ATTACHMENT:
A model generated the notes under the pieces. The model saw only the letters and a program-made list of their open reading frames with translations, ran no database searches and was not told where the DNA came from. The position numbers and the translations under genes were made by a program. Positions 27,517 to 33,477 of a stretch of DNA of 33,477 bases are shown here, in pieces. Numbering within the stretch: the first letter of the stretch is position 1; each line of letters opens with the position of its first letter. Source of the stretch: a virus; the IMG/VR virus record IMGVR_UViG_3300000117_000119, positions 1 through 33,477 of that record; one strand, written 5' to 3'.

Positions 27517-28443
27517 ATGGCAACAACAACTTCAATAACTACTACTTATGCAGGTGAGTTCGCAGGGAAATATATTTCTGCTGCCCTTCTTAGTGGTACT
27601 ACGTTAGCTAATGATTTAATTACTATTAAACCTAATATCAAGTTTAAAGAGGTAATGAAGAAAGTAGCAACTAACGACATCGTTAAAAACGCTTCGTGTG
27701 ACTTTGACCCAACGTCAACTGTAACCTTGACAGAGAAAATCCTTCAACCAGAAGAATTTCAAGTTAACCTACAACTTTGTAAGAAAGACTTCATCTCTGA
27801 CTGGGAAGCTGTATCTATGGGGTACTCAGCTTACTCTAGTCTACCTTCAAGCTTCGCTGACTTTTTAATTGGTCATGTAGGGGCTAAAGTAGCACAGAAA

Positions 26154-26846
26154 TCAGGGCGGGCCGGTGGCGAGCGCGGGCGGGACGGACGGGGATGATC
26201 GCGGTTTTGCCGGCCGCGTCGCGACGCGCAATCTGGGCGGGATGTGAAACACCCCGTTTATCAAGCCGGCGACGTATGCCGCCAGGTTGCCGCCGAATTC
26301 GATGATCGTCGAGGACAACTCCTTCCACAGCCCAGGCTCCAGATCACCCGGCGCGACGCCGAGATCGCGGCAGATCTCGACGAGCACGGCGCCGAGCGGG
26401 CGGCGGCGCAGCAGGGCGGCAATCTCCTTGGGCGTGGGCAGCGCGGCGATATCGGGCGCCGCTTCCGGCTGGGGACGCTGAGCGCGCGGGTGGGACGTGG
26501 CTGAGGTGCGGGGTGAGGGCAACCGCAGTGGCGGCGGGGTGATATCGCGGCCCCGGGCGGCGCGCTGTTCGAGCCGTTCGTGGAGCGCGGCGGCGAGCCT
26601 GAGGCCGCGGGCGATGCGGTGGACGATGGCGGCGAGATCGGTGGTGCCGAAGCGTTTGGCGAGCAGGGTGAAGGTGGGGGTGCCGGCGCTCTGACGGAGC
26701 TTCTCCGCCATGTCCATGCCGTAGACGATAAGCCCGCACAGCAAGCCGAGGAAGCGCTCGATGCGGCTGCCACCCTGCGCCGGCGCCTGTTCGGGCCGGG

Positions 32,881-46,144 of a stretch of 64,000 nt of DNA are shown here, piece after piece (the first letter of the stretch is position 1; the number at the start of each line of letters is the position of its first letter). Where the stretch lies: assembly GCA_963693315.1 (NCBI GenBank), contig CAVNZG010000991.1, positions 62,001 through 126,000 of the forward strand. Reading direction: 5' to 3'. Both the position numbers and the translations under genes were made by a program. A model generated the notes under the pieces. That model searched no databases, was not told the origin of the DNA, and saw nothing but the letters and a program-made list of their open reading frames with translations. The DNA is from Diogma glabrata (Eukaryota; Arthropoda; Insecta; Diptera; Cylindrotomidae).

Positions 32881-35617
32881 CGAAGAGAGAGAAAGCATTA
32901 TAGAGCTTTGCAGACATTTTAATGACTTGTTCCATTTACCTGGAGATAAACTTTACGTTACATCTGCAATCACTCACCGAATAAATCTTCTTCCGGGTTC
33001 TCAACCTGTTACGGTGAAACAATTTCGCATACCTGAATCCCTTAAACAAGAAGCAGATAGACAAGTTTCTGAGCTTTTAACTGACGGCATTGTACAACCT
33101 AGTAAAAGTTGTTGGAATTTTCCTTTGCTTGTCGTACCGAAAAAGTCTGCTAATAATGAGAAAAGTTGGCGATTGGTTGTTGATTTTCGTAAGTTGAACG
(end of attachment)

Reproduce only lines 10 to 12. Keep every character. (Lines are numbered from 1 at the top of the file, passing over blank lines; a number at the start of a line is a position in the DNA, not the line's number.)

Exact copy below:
26301 GATGATCGTCGAGGACAACTCCTTCCACAGCCCAGGCTCCAGATCACCCGGCGCGACGCCGAGATCGCGGCAGATCTCGACGAGCACGGCGCCGAGCGGG
26401 CGGCGGCGCAGCAGGGCGGCAATCTCCTTGGGCGTGGGCAGCGCGGCGATATCGGGCGCCGCTTCCGGCTGGGGACGCTGAGCGCGCGGGTGGGACGTGG
26501 CTGAGGTGCGGGGTGAGGGCAACCGCAGTGGCGGCGGGGTGATATCGCGGCCCCGGGCGGCGCGCTGTTCGAGCCGTTCGTGGAGCGCGGCGGCGAGCCT